Figures are an effective political tool which the layman finds hard to challenge. Take, for example, the formal results of Egypt’s first post-Mubarak general election at the end of 2011 and January 2012 in which the Muslim Brotherhood captured almost half of the lower house of parliament’s 498 seats. It was therefore ruled a Muslim Brotherhood victory by the shapers of US Middle East policy.
However, deeper analysis of the figures by US analysts produces the opposite conclusion: The Brotherhood did not win a majority of the Egyptian electorate and its popularity with the average Egyptian cannot be taken for granted because out of more than 50 million eligible Egyptian voters, no more than 11 percent opted for Brotherhood candidates. A higher turnout would have turned the result on its head.
This explains the Brotherhood's strenuous objections to dissolving the lower house as ordered by the Supreme Constitution Court and the Supreme Military Council and calling a new election.
Brotherhood strategists fear a new election, say American analysts, because they cannot hope to repeat their success in the first. Next time round, voters opposed to Islamist rule won’t make the same mistake of staying away from the poll; they will make every vote they can muster count against the Brotherhood and have a good chance of shrinking its majority to a level below the 25 percent netted by the radical Islamist Salafites.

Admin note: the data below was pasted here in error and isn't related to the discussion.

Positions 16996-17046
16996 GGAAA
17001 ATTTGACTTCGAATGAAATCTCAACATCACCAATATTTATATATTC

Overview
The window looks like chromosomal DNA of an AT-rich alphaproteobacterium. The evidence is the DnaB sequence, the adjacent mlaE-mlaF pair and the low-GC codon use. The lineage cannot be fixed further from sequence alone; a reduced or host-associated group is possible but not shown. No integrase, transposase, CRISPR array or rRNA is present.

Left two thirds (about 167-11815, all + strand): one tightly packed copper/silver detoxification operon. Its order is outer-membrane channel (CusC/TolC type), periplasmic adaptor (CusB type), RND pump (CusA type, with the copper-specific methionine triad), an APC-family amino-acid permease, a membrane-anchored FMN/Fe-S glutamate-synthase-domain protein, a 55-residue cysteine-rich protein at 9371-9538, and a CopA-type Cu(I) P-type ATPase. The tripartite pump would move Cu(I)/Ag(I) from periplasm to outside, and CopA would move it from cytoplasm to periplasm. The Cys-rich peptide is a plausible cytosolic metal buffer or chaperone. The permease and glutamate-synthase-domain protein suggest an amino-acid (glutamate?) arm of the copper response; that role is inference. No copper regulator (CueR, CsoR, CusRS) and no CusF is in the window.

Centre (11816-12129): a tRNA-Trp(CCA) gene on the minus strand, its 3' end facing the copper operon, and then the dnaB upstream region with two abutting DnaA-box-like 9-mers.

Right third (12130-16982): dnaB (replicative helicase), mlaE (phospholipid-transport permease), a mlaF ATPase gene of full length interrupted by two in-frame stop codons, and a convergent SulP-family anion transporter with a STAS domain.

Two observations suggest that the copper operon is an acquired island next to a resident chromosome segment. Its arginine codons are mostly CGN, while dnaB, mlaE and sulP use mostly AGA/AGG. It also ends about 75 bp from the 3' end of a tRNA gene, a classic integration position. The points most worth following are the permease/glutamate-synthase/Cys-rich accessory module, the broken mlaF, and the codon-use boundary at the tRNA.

This fear is not shared by Mohammed Morsi, the Brotherhood’s winning candidate for president, who was elected in a separate ballot.
Morsi feels is way toward an independent position
He is seen to be feeling his way gingerly toward an independent position without putting too many Brotherhood leaders’ backs up, too soon. He therefore called the dissolved parliament into brief session Sunday, July 8 in defiance of the SCAF and the court, but it was only a gesture.
“You have to understand,” said a senior Washington source familiar with the ins and outs for the administration’s Egyptian policy, “that on the face of it (to the Egyptian street), Morsi must go through the motions of toeing the Muslim Brotherhood’s line and deferring to his old masters. But his language and actions tell a different story. They show him to be feeling his way towards an independent position.”
The Obama administration is therefore handling President Morsi with kid gloves, backing him discreetly while quietly patching up his differences with the generals so that they can together muster enough strength to rein in the Muslim Brotherhood.
Tuesday, July 10, US Secretary of State Hillary Rodham Clinton urged Egypt’s Islamist president and its military chiefs to settle their differences for the good of the Egyptian people: “We strongly urge dialogue and a concerted effort on the part of all to try to deal with the problems that are understandable but have to be resolved in order to avoid the kind of difficulties that could derail the transition that is going on,” Clinton said.
US puts peace with Israel on back burner